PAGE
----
Sunday, September 4, 2011
Meditation 17 - Innocence regained
Truly, I say to you, unless you turn and become like children, you will never enter the kingdom of heaven. (Mt. 18:3)
The first quality that strikes on when one looks into the eyes of a child is its innocence; its lovely inability to lie or wear a mask or pretend to be anything other than what it is. In this the child is exactly like the rest of nature.
A dog is a dog; a rose, a rose; a star, a star; everything is quite simply what it is.
Only the adult human being is able to be one thing and pretend to be another.
I. When grown-ups punish a child for telling the truth, for revealing what it thinks and feels, the child learns to dissemble and its innocence is destroyed.
Soon it will join the ranks of the numberless people who say helplessly, "I do not know who I am," for, having hidden the truth about themselves for so long from others, they end up by hiding it from themselves.
How much of the innocence of childhood do you still retain? Is there anyone today in whose presence you can be simply and totally be yourself, as nakedly open and innocent as a child?
II. There is another more subtle way in which the innocence of childhood is lost; when the child is infected by the desire to become somebody.
Contemplate the crowds of people who are striving might and main to become, not what Nature intended them to be - musicians cooks, mechanics, carpenters, gardeners, inventors - but somebody; to become successful, famous, powerful; to become something that will bring, not quiet self-fulfillment, but self glorification, self-expansion. You are looking at people who have lost their innocence because they have chosen not to be themselves but to promote themselves, to show off, even it if be only in their own eyes.
Look at your daily life. Is there a single thought word or action untainted by the desire to become somebody, even if all you seek to become is a spiritual success or a saint unknown to anyone except yourself?
The child, like the innocent animal, surrenders to its nature to be and become quite simply what it is.
Adults who have preserved their innocence also surrender like the child to the impulse of Nature or Destiny without a thought to become somebody or to impress others; but, unlike the child, they rely, not on instinct, but on ceaseless awareness or everything in them and around them; that awareness shields them from evil and brings about the growth that was intended for them by Nature, not designed by their ambitious egos.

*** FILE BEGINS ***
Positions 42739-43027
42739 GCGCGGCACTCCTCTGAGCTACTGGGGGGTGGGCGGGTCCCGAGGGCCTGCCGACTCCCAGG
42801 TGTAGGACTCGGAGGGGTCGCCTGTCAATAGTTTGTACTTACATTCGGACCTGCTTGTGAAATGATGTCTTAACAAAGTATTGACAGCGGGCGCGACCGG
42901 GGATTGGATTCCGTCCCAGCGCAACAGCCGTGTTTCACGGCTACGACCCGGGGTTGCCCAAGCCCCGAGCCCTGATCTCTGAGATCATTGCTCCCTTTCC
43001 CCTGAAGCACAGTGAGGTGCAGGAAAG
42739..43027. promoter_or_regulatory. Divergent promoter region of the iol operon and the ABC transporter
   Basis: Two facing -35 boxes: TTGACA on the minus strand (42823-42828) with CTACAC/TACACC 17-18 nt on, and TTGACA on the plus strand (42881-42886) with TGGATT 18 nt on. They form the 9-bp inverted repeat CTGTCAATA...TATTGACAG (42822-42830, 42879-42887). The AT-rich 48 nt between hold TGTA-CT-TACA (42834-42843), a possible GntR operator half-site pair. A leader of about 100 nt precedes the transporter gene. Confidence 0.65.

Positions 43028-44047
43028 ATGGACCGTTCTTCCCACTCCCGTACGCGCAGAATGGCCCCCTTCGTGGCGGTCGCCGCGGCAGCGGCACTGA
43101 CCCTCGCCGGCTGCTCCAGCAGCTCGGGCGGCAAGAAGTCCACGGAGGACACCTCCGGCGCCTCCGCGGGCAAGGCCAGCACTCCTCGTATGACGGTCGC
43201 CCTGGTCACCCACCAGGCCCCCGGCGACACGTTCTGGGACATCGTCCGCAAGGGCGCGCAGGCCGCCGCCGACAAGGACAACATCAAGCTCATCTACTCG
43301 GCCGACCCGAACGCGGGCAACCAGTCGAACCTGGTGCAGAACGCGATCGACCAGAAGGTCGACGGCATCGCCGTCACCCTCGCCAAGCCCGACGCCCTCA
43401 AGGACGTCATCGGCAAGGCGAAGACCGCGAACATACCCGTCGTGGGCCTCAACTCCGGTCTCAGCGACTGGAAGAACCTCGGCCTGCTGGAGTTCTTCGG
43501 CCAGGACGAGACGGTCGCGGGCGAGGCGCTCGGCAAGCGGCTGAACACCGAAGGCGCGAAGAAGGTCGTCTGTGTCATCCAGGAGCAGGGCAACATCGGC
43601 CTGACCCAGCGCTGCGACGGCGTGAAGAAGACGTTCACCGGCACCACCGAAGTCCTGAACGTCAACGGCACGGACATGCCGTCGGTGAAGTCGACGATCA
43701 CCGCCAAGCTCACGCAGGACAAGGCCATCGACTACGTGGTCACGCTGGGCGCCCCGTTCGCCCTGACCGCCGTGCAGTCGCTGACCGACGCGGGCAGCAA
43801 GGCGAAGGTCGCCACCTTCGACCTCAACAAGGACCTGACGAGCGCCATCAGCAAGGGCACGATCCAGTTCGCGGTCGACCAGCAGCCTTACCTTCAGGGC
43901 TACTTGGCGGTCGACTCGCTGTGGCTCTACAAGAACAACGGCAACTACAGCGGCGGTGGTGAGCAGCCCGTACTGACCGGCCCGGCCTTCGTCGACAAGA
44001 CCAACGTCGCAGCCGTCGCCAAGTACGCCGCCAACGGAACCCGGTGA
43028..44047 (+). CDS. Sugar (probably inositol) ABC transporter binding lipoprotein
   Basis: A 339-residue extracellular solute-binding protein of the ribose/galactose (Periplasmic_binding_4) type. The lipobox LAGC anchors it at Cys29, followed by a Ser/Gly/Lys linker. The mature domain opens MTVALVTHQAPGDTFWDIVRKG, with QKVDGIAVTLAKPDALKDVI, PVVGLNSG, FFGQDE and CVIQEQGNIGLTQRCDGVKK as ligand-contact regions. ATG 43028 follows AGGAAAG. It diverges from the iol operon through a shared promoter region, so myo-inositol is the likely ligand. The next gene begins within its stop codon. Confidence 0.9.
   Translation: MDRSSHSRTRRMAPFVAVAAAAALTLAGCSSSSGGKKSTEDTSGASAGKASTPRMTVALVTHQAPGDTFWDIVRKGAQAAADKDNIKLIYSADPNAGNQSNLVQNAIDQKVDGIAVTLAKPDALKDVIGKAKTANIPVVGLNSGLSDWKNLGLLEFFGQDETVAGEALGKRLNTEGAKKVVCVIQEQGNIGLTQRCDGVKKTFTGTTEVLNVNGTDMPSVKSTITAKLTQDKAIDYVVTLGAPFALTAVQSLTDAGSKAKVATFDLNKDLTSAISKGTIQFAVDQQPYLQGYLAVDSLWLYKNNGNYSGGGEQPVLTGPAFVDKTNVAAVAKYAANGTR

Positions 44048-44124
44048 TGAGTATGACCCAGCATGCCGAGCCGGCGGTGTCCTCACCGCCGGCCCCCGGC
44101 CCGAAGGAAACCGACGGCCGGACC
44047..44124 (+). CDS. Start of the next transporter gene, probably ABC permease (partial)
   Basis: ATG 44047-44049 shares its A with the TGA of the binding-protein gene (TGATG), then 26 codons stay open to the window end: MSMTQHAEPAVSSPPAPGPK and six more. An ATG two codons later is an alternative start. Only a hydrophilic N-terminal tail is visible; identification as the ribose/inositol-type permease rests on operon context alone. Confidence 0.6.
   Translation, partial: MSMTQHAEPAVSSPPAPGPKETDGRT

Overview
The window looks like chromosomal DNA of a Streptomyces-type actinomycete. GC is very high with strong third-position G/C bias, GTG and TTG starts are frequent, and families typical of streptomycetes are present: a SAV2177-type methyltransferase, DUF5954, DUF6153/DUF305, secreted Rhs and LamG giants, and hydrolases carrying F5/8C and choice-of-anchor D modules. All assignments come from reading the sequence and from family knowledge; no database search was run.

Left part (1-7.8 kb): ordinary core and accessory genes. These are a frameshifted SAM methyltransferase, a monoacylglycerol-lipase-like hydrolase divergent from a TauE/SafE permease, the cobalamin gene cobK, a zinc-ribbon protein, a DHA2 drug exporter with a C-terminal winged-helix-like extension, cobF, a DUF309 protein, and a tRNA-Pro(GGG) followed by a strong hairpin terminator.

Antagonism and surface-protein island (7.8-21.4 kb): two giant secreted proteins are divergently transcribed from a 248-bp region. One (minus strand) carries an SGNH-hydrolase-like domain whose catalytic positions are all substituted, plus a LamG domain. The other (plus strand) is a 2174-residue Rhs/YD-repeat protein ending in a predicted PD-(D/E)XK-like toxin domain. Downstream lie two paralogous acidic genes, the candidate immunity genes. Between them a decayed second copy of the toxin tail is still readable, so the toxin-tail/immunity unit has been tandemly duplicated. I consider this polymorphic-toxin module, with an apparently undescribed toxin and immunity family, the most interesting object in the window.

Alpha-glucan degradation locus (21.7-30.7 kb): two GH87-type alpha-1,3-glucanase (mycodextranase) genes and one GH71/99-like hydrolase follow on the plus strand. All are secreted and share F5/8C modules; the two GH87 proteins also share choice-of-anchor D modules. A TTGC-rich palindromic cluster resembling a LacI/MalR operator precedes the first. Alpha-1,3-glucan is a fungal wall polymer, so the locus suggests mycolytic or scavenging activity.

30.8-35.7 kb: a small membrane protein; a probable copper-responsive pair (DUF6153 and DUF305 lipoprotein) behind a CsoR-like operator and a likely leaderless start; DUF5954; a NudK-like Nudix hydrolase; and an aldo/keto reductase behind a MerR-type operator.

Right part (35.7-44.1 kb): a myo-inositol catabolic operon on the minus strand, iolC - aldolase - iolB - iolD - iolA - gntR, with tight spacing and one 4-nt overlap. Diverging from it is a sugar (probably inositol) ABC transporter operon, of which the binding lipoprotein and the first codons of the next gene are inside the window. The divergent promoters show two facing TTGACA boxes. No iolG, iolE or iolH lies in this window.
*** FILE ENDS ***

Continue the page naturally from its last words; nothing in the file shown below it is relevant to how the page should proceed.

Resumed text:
Here is another way that grown-ups corrupt the innocence of childhood; they teach the child to imitate someone. The moment you make the child a carbon copy you stamp out the spark of originality with which it came into the world. The moment you choose to become like someone else however great or holy, you have prostituted your being.
Think sadly of the divine spark of uniqueness that lies within you, buried under layers of fear. The fear that you will be ridiculed or rejected if you dare to be yourself and refuse to conform mechanically in the way you dress and act and think. See how you conform not only in your actions and thoughts but even in your reactions, your emotions, your attitudes, your values. You dare not break out of this prostitution and reclaim your original innocence. This is the price you pay for the passport of acceptance by your society or organization. So you enter the world of the crooked and the controlled and are exiled from the kingdom that belongs to the innocence of childhood.
IV. One final subtle way you destroy your innocence is when you compete and compare with yourself with others. When you do that you exchange your simplicity for the ambition of wanting to be as good as someone else or even better.
Think of this: the reason why the child is able to preserve its innocence and live like the rest of creation in the bliss of the kingdom is that it has not been sucked into what we call the world - that region of darkness inhabited by grown-ups whose lives are spent not in living but in courting applause and admiration; not in blissfully being themselves but in neurotically comparing and competing, striving for those empty things called success and fame even if they can be attained only at the expense of defeating, humiliating, destroying their neighbors.
V. If you allow yourself to really feel the pains of the hell on earth, the utter emptiness it brings, you might experience within you a revolt, a disgust so powerful that it will shatter the chains of dependence and deceit that have been forged around your soul and you will break loose into the kingdom of innocence where mystics and children dwell.